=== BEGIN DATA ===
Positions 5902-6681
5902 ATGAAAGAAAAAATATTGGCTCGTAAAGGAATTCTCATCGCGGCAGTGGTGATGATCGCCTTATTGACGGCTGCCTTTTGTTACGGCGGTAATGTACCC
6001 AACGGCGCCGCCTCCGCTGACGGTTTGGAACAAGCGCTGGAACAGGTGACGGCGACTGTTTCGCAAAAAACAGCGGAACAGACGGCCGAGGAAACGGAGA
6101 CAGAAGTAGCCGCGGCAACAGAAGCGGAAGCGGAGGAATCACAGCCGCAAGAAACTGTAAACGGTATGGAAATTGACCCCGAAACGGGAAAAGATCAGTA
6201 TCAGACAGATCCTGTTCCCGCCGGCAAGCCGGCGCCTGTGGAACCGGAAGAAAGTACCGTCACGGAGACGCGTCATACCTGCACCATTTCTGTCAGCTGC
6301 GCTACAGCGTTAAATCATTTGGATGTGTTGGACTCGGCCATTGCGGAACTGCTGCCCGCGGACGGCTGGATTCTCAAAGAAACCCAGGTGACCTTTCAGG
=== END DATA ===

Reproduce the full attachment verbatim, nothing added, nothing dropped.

Positions 5902-6681
5902 ATGAAAGAAAAAATATTGGCTCGTAAAGGAATTCTCATCGCGGCAGTGGTGATGATCGCCTTATTGACGGCTGCCTTTTGTTACGGCGGTAATGTACCC
6001 AACGGCGCCGCCTCCGCTGACGGTTTGGAACAAGCGCTGGAACAGGTGACGGCGACTGTTTCGCAAAAAACAGCGGAACAGACGGCCGAGGAAACGGAGA
6101 CAGAAGTAGCCGCGGCAACAGAAGCGGAAGCGGAGGAATCACAGCCGCAAGAAACTGTAAACGGTATGGAAATTGACCCCGAAACGGGAAAAGATCAGTA
6201 TCAGACAGATCCTGTTCCCGCCGGCAAGCCGGCGCCTGTGGAACCGGAAGAAAGTACCGTCACGGAGACGCGTCATACCTGCACCATTTCTGTCAGCTGC
6301 GCTACAGCGTTAAATCATTTGGATGTGTTGGACTCGGCCATTGCGGAACTGCTGCCCGCGGACGGCTGGATTCTCAAAGAAACCCAGGTGACCTTTCAGG